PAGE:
Surgical Techniques   |    
Midshaft Malunions of the ClavicleSurgical Technique
Michael D. McKee, MD, FRCS(C)1; Lisa M. Wild, BScN1; Emil H. Schemitsch, MD, FRCS(C)1
1 Upper Extremity Reconstructive Service, Division of Orthopaedics, Department of Surgery, St. Michael's Hospital and the University of Toronto, 55 Queen Street East, Suite 800, Toronto, ON M5C 1R6, Canada. E-mail address for M.D. McKee: mckeem@smh.toronto.on.ca
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The authors did not receive grants or outside funding in support of their research or preparation of this manuscript. They did not receive payments or other benefits or a commitment or agreement to provide such benefits from a commercial entity. No commercial entity paid or directed, or agreed to pay or direct, any benefits to any research fund, foundation, educational institution, or other charitable or nonprofit organization with which the authors are affiliated or associated.
Investigation performed at the Upper Extremity Reconstructive Service, Division of Orthopaedics, Department of Surgery, St. Michael's Hospital and the University of Toronto, Toronto, Ontario, Canada
The original scientific article in which the surgical technique was presented was published in JBJS Vol. 85-A, pp. 790-7, May 2003

The Journal of Bone and Joint Surgery, Incorporated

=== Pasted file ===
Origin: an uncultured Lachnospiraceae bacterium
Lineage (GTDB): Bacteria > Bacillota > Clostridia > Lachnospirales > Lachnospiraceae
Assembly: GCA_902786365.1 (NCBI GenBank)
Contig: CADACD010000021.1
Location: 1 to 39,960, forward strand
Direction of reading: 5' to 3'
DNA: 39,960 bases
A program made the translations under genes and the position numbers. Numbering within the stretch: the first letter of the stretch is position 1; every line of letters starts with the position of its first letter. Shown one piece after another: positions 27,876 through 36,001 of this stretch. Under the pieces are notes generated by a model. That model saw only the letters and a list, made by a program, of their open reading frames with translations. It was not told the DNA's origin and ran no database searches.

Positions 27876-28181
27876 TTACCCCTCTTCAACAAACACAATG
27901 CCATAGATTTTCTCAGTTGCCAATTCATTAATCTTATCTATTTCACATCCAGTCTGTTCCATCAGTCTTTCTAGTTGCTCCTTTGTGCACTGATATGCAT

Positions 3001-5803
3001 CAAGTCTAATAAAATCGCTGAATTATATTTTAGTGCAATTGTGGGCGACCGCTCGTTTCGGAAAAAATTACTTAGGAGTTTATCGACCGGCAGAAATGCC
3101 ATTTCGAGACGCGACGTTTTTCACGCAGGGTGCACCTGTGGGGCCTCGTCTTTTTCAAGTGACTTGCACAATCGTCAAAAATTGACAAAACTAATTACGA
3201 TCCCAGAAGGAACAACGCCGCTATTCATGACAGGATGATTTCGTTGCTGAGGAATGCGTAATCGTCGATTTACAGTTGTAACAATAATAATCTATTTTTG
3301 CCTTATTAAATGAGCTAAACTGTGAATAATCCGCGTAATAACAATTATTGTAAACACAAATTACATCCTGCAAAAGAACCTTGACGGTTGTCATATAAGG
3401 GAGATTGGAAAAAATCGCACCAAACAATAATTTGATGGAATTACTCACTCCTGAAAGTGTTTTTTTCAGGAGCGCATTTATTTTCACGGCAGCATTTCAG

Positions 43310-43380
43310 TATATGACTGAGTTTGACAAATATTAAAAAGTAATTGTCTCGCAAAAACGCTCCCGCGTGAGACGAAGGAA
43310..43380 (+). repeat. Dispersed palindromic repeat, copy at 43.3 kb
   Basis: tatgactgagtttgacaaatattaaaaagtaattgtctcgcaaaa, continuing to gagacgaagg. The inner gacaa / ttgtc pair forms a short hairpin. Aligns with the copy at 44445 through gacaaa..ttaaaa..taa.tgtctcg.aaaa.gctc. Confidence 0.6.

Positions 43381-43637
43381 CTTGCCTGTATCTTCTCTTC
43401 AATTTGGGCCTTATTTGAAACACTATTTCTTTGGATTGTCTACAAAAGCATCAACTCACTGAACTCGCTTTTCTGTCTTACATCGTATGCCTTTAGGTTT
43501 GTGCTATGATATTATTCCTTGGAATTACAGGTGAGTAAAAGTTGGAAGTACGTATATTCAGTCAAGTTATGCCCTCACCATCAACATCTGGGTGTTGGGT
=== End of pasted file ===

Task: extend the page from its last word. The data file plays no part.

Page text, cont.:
J Bone Joint Surg Am, 2004 Mar 01;86(suppl 1):37-43
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The purpose of this study was to analyze the functional results of corrective osteotomy of a malunited clavicular fracture in patients with chronic pain, weak ness, neurologic symptoms, and dissatisfaction with the appearance of the shoulder.


We identified fifteen patients (nine men and six women with a mean age of thirty-seven years) who had a malunion following nonoperative treatment of a displaced midshaft fracture of the clavicle. The mean time from the injury to presentation was three years (range, one to fifteen years). Outcome scores revealed major residual deficits. The mean amount of clavicular shortening was 2.9 cm (range, 1.6 to 4.0 cm). All patients underwent corrective osteotomy of the malunion through the original fracture line and internal fixation.


At the time of follow-up, at a mean of twenty months (range, twelve to forty-two months) post-operatively, the osteotomy site had united in fourteen of the fifteen patients. All fourteen patients expressed satisfaction with the result. The mean DASH (Disabilities of the Arm, Shoulder and Hand) score for all fifteen patients improved from 32 points preoperatively to 12 points at the time of follow-up (p = 0.001). The mean shortening of the clavicle improved from 2.9 to 0.4 cm (p = 0.01). There was one nonunion, and two patients had elective removal of the plate.


Malunion following clavicular fracture may be associated with orthopaedic, neurologic, and cosmetic complications. In selected cases, corrective osteotomy results in a high degree of patient satisfaction and improves patient-based upper-extremity scores.

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    These activities have been planned and implemented in accordance with the Essential Areas and policies of the Accreditation Council for Continuing Medical Education (ACCME) through the joint sponsorship of the American Academy of Orthopaedic Surgeons and The Journal of Bone and Joint Surgery, Inc. The American Academy of Orthopaedic Surgeons is accredited by the ACCME to provide continuing medical education for physicians.
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